Ghost; but, on the other hand, the inscrip-
tion, Fly, youth Fly! seemed inconsistent
with the rest. How could Serlo be in league
with any one whose aim it was to take away
the finest aCtor of his troop ?
It had now become a matter of necessity
to confer on Boisterous the Ghosts part, and
on the Pedant that of the King. Both de-
clared that they had studied these sufficiently :
nor was it wonderful; for, in such a number
of rehearsals, and so copious a treatment of
the subject, all of them had grown familiar
with it; each could have exchanged his part
with any other. Yet they rehearsed a little
here and there, and prepared the new adven-
turers as fully as the hurry would admit. When
the company was breaking up at a pretty late
hour, Philina softly whispered Wilhelm as she
passed : I must have my slippers back : thou
wilt not bolt the door ? These words excited
some perplexity in Wilhelm when he reached
his chamber: they strengthened the suspicion
that Philina was the secret visitant: and we
ourselves are forced to coincide with this idea;
particularly as the causes, which awakened in
our friend another and a stranger supposition,
cannot be disclosed. He kept walking up and
down his chamber in no quiet frame: his door
was actually not yet bolted.
On a sudden Mignon rushed into the room,
laid hold of him, and cried : Master save
the house It is on fire ! Wilhelm sprang
through the door; and a strong smoke came
rushing down upon him from the upper story.
On the street he heard the cry of fire; and
the harper, with-his instrument in his hand,
came down-stairs breathless through the smoke.
Aurelia hurried out of her chamber, and threw
little Felix into Wilhelms arms.
Save the child ! cried she ; and we will
mind the rest.
Wilhelm did not look upon the danger as
so great; his first thought was to penetrate to
the source of the fire, and try to stifle it be-
fore it reached a head. He gave Felix to the
harper; commanding him to hasten down the
stone stairs, which led across a little garden-
vault out into the garden, and to wait with
the children in the open air. Mignon took a
light to show the way. He begged Aurelia
to secure her things there also. He himself
pierced upwards through the smoke; but it
was in vain that he exposed himself to such
danger. The flame appeared to issue from a
neighboring house; it had already caught the
wooden floor and staircase: some others, who
had hastened to his help, were suffering like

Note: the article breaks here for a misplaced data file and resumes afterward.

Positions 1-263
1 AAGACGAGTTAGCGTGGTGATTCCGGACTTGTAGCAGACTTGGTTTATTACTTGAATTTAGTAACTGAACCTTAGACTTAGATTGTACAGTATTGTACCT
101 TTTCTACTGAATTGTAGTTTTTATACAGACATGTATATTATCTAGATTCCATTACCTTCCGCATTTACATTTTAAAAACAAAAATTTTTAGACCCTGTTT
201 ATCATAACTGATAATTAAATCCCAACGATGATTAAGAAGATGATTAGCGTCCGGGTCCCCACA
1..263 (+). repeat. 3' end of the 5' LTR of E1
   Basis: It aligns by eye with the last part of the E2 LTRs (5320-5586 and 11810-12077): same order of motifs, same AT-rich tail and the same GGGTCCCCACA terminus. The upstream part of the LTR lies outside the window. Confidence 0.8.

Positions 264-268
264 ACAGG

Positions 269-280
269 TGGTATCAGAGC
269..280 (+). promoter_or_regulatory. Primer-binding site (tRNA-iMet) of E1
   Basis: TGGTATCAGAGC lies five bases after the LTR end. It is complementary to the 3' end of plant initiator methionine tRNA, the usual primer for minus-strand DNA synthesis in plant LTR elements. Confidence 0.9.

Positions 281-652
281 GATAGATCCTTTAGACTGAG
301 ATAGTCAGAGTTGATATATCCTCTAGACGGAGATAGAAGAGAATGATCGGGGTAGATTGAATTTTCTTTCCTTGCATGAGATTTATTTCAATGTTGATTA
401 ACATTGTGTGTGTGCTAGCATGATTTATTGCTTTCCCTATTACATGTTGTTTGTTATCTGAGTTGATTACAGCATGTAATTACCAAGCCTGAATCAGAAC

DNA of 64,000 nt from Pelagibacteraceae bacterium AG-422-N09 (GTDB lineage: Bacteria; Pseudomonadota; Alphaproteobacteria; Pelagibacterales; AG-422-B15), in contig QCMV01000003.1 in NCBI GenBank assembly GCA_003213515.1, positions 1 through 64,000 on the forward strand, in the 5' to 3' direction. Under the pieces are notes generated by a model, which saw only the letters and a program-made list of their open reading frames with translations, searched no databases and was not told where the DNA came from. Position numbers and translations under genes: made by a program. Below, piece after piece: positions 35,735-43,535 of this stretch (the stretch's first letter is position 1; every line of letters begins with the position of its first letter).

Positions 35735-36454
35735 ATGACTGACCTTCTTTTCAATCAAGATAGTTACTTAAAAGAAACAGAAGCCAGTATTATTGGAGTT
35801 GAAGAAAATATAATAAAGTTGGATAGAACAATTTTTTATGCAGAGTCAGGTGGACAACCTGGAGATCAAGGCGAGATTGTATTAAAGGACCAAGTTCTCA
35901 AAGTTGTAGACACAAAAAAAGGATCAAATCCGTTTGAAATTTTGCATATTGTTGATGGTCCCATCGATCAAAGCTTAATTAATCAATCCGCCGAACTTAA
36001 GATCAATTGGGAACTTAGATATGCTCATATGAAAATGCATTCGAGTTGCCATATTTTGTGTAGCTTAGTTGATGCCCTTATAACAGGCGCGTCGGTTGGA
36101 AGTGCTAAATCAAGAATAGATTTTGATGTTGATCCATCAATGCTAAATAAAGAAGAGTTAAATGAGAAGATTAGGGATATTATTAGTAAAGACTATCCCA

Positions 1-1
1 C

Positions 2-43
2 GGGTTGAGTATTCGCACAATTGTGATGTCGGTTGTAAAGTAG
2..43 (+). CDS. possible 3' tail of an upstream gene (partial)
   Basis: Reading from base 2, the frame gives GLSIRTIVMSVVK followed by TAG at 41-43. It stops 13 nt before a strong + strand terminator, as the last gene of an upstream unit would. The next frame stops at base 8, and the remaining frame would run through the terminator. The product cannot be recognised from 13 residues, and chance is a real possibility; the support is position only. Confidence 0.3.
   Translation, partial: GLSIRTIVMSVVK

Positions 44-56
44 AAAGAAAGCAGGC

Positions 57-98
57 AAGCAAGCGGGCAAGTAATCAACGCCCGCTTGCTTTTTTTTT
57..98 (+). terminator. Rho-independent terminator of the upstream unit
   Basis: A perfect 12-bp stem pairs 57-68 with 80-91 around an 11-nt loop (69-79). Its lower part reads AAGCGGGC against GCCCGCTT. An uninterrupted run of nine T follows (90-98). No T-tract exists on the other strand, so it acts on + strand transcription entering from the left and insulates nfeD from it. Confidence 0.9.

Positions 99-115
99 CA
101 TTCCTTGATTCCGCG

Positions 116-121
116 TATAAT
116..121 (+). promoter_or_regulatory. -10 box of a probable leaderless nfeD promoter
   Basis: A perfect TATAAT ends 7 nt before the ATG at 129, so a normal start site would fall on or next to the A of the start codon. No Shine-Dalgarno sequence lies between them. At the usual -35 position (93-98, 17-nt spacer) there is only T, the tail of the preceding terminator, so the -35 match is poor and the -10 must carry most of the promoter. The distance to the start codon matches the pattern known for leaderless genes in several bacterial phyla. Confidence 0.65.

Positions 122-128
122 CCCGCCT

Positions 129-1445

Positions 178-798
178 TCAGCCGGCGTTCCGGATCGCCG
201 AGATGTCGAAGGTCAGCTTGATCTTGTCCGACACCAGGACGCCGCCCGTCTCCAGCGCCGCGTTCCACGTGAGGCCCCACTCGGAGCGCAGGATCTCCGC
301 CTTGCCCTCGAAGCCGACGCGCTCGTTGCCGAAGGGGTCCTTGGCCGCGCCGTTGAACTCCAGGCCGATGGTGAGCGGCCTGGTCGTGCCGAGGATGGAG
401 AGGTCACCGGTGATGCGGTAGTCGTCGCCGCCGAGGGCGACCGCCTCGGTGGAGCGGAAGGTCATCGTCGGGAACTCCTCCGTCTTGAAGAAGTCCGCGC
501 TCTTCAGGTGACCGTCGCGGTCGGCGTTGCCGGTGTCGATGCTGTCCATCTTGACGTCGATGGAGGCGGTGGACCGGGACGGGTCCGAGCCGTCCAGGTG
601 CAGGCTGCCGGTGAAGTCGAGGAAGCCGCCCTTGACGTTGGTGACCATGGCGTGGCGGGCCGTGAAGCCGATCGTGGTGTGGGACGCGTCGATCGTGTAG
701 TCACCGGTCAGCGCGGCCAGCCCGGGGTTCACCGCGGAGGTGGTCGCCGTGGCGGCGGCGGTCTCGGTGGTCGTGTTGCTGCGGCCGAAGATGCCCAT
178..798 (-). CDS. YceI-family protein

| himself from fire and vapor. Yet he kept
I inciting them; he called for water; he con-
i jured them to dispute every inch with the
flame; and promised to abide by them to the
! last. At this instant Mignon came spring-
j ing up, and cried : Master! save thy Felix !
The old man is mad! He is killing him.
Scarcely knowing what he did, Wilhelm darted
down-stairs, and Mignon followed close behind

On the last steps, which led into the garden-
vault, he paused with horror. Some heaps of
firewood branches, and large masses of straw,
which had been stowed in the place, were
burning with a clear flame; Felix was lying
on the ground and screaming; the harper
stood aside holding down his head, and
leaned against the wall. Unhappy creature!
what is this? said Wilhelm. The old man
spoke not; Mignon lifted Felix, and carried
him with difficulty to the garden ; while Wil-
helm strove to pull the fire asunder and ex-
tinguish it; but only by his efforts made the
flame more violent. At last he too was forced
to fly into the garden, with his hair and his
eyelashes burned; tearing the harper with him
through the conflagration, who, with singed
beard, unwillingly accompanied him.
Wilhelm hastened instantly to seek the chil-
dren. He found them on the threshold of a
summer-house at some distance : Mignon was
trying every effort to pacify her comrade.
Wilhelm took him on his knee; he questioned
him, felt him; but could obtain no satisfactory
account from either him or Mignon.
Meanwhile the fire had fiercely seized on
several houses; it was now enlightening all
the neighborhood. Wilhelm looked at the
child in the red glare of the flames; he could
find no wound, no blood, no hurt of any kind.
He groped over all the little creatures body;
but it gave no sign of pain ; on the contrary,

it by degrees grew calm, and began to wonder
at the blazing houses, and express its pleasure
at the spectacle of beams and rafters burning
all in order, like a grand illumination, so beau-
tifully there.
Wilhelm thought not of the clothes or goods
he might have lost; he felt deeply how inesti-
mable to him was this pair of human beings
who had just escaped so great a danger. He
pressed little Felix to his heart with a new emo-
tion ; Mignon too he was about to clasp with
joyful tenderness, but she softly avoided this;
she took him by the hand and held it fast.